Examples of the organic compound having the disulfide group are shown in Tables 1 and 2.
Name Formula 2-mercaptoethyl ether (—SCH2CH2OCH2CH2S—)n dimercapto dithiazole dimethyl ethylenediamine ethylenediamine polyethylene imine derivative trithiocyanuric acid piperazine 2,4-dithiopyrimidine 1,2-ethanedithiiol (—SCH2—CH2S—)n 2-mercaptoethyl sulfide (—SCH2CH2SCH2CH2S—)n
 Preferably, the organic compound contains a 5 to 7 membered, heterocyclic ring containing 1 to 3 heteroatoms consisting of a nitrogen atom and a sulfur atom. The heterocyclic ring may be saturated or unsaturated. Preferably, the heterocyclic ring is saturated. Further preferably, the organic compound contains a thiadiazole ring and particularly 1,3,4-thiadiazole ring. For example, a dimer of 2,5-dimercapto-1,3,4-thiadiazole may be used as the organic compound containing the disulfide group.
 The electrically conductive polymer in use with the organic compound containing the disulfide group preferably has a π electron conjugated structure. Examples of such electrically conductive polymer include polymers obtained by polymerizing thiophene, pyrrole, aniline, furan, benzene, or the like. More specifically, examples of the polymers include polyaniline, polypyrrole, polythiophene, and polyacene. These π electron conjugated electrically conductive polymers are reduced and oxidized with a high reversibility in 0 to ±1.0 V versus Ag/AgCl electrode. Electrically conductive polymers which are doped with anions such as iodine exhibit excellent properties.
 The electrically conductive matrix may have a porous fibril structure. For example, electrically conductive polymers may have a porous fibril structure, which depends on the polymerization conditions. In other words, electrically conductive polymers may have a form of a plurality of fibrils defining pores therebetween. The disulfide compound may be held in the pores formed by the fibrils. Such electrically conductive polymer having the porous fibril structure may be obtained by polymerization at the electrode.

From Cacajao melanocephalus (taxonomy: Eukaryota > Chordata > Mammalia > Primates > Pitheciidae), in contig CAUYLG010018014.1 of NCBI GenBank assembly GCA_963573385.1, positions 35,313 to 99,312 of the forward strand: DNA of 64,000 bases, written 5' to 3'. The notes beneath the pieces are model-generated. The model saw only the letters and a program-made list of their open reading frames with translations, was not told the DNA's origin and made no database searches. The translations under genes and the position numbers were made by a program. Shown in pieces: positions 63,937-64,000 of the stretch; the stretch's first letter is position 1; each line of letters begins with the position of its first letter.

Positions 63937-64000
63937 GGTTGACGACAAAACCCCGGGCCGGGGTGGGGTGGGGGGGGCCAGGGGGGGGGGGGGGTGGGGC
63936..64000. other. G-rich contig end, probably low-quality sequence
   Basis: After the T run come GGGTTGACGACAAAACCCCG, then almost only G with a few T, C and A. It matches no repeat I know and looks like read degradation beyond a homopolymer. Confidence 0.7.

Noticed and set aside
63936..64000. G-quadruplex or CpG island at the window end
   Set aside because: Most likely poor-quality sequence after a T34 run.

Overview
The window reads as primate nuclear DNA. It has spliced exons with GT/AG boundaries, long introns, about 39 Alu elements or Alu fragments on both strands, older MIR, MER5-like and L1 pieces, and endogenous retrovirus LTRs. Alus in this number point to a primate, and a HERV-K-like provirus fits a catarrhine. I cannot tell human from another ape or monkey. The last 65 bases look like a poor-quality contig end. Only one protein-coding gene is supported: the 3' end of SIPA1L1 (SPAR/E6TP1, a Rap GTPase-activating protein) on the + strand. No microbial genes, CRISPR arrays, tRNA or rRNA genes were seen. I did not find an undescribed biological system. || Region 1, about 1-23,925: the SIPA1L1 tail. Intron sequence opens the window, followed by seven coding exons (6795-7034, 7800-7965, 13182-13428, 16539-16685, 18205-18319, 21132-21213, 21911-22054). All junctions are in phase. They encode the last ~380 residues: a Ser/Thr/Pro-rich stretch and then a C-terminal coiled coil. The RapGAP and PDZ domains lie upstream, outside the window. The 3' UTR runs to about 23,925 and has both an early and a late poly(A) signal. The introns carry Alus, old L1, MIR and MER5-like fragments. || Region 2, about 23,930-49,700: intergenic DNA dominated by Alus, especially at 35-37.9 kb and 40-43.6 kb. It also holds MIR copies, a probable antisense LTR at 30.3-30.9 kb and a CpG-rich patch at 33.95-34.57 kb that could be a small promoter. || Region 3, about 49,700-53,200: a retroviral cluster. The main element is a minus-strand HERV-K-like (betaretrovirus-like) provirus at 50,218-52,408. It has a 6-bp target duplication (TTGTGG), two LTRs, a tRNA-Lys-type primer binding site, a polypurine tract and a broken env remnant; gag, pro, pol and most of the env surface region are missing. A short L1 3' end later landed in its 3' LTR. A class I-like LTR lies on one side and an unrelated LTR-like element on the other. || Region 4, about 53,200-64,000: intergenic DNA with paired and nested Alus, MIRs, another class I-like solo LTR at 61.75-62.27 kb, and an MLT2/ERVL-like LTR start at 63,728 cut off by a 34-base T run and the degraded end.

Alternatively, the electrically conductive matrix may be continuous being substantially free of pores. Such electrically conductive matrix may be obtained by a standard chemical polymerization reaction.
 Among the π electron conjugated electrically conductive polymers, a polymer represented by a formula:
 wherein Ar is aryl, and n is an integer is preferably used. Aryl preferably has carbon atoms ranging from 6 to 20, and further preferably from 6 to 10. Aryl may be phenyl, naphthalenyl, indenyl and the like. Polyaniline wherein aryl is phenyl is preferred.
 The matrix containing the combination of the above-mentioned disulfide compound and an electrically conductive polymer may be produced by a well known method such as mixing, impregnating, or coating. For example, a fibril layer of the electrically conductive polymer is formed on a stainless steel substrate by electrolytic polymerization, after which a salt in the disulfide compound is impregnated in the fibril layer, thereby obtaining a composite electrode. Alternatively, the disulfide compound particles are dispersed in a solvent in which the electrically conductive polymer is dissolved, and after that, the solvent is removed, whereby a layer of the electrically conductive polymer is formed on the surface of the disulfide compound particle. Furthermore, the electrically conductive polymer particles obtained by the chemical polymerization or electrolytic polymerization can be mixed with the disulfide compound particles.
 As another method, the electrode material of the present invention can be obtained by polymerizing a monomer capable of forming a π electron conjugated electrically conductive polymer in the presence of the compound containing a disulfide group therein and having a conformation which enables a reversible cleavage of an S—S bond of the disulfide group in its molecule (e.g., 1,8-disulfide naphthalene). For example, when aniline is subjected to the electrolytic polymerization on an electrode in the presence of 1,8-disulfide naphthalene, a composite film of polyaniline and 1,8-disulfide naphthalene is formed.